Bad news for hungry pregnant women: a new study published in the American Journal of Clinical Nutrition found that 36.3 percent of soon-to-be moms have serious trouble controlling what they eat — which the study defines as binge-eating regardless of how much food you've already consumed — and that can have negative effects for mom and baby down the road.
Researchers analyzed 11,132 pregnant women and found that the 5.2 percent of women who said they've experienced loss of control while eating gained an average of 7.7 pounds more than those women who didn't lose control. (And FYI: the average healthy pregnancy weight gain is between 25 and 35 pounds, depending on your pre-pregnancy weight.)
Participants were asked to fill out a food frequency questionnaire at 32 weeks and researchers measured mothers' overall pregnancy weight gain and babies' birth weights by looking at obstetric records. The weight and height of 5,515 children were also recorded at 15-and-a-half years old.
And unfortunately for moms, a lack of control can negatively affect their children later in life. The babies born to women who had difficulty controlling what they ate had double the risk of becoming obese by age 15. Furthermore, women who struggled to control their hunger tended to give birth to heavier infants.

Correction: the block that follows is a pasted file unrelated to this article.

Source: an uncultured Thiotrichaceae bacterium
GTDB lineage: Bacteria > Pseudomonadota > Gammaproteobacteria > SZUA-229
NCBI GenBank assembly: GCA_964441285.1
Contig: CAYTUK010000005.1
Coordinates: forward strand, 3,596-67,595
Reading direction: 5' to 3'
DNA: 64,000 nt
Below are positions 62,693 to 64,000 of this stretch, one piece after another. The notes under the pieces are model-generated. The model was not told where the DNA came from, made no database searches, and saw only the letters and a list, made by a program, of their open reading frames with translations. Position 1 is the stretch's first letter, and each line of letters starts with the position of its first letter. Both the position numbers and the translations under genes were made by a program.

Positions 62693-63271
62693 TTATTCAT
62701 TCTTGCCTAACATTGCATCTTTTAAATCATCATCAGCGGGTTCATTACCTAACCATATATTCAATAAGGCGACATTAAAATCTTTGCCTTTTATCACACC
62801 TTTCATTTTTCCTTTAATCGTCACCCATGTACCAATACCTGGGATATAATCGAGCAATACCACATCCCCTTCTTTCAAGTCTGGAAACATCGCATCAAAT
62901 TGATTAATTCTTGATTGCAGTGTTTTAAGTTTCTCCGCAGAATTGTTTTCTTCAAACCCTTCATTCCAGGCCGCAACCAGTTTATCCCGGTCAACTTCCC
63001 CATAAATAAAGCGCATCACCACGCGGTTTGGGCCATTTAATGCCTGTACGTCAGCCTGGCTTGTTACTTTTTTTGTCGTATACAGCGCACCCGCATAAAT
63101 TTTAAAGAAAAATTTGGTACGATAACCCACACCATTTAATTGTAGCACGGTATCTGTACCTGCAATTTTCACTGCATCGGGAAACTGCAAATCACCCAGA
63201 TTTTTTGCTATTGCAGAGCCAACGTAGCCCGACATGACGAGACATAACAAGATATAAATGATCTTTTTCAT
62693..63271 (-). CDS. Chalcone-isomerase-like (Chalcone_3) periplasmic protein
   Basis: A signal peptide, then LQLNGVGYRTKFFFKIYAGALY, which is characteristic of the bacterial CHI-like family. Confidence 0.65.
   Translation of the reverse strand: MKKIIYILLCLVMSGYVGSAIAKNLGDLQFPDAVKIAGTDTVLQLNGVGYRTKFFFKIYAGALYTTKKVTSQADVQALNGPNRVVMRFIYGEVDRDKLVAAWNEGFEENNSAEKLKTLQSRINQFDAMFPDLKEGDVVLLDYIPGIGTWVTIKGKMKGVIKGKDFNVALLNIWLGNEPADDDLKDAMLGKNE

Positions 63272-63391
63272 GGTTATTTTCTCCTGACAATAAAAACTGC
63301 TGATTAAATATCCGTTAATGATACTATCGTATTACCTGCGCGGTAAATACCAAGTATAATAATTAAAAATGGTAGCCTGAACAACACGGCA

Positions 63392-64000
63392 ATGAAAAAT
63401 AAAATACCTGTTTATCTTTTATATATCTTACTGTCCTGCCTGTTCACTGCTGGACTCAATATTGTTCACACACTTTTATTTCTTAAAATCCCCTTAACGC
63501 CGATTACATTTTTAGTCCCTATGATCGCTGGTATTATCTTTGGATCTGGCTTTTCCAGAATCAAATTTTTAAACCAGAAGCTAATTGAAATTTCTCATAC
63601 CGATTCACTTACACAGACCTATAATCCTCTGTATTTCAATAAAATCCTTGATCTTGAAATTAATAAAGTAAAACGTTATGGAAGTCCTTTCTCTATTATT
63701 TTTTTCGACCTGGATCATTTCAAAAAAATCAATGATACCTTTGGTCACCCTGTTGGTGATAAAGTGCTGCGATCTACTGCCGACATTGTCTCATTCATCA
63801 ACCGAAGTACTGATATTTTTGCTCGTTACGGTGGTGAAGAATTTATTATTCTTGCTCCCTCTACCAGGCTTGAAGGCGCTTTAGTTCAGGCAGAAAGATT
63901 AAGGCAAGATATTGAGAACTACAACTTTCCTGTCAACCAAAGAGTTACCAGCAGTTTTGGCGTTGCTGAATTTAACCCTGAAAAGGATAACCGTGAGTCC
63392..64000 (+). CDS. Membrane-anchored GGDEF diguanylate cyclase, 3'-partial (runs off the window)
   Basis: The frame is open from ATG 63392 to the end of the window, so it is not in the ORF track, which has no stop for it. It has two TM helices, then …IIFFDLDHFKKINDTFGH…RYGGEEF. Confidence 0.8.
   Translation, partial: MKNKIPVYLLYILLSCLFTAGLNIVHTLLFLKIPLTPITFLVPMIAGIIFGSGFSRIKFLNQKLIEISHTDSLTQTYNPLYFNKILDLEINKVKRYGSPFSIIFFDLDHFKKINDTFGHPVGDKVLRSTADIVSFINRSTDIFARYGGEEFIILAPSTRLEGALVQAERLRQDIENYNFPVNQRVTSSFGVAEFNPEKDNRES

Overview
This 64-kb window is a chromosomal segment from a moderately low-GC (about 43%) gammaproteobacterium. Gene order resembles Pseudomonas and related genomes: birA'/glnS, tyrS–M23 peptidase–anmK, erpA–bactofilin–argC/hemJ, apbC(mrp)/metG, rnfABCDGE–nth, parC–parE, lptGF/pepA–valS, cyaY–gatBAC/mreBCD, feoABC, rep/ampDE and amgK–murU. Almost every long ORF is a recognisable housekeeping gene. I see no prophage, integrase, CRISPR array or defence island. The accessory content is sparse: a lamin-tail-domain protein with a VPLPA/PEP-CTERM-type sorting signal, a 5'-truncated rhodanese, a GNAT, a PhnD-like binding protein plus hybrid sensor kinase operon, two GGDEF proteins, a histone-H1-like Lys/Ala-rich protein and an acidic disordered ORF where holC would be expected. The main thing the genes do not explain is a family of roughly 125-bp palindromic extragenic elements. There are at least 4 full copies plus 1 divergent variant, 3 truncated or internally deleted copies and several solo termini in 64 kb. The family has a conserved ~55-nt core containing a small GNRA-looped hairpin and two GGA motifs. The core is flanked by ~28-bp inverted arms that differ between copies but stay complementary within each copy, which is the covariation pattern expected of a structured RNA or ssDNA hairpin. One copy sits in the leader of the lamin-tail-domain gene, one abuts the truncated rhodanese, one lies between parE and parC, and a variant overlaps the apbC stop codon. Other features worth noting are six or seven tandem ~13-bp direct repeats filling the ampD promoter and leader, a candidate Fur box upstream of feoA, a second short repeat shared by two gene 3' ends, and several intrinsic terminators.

"Gestational weight gain not only puts children at a greater risk of being obese but is a predictor of later obesity in mothers."
"Gestational weight gain not only puts children at a greater risk of being obese but is a predictor of later obesity in mothers," explained Dr. Nadia Micali, one of the study's authors and a psychiatrist at the Institute of Child Health in London, England. "Our findings further the understanding of risk factors for obesity and highlight an urgent need for better identification and support for mothers who experience loss of control eating, and understanding risk mechanisms."
The study also found that expecting women who lacked control in eating had a higher prevalence of dieting in pregnancy, were more frustrated with their pregnancy body, ingested more calories overall, ate more unhealthy snacks (like chocolate and sweets), and had lower intakes of vitamins A, C, B6, B1, and folic acid.
Dr. Micali hopes that the study's findings will prompt further research into the relationship between eating and pregnancy health.
"This is the first study to investigate [the] loss of control eating during pregnancy and its effects on pregnancy, child birth weight, and long-term weight. We found that loss of control eating is common and despite having serious implications for mothers and children, it has received very little attention."
In general, expecting mothers should keep in mind that the well-known phrase "eating for two" isn't always to be taken literally. Although undereating while pregnant can also be harmful to baby, and although it's normal to take in more calories during pregnancy, it's vital to consult one's own doctor to determine the healthiest course of weight gain.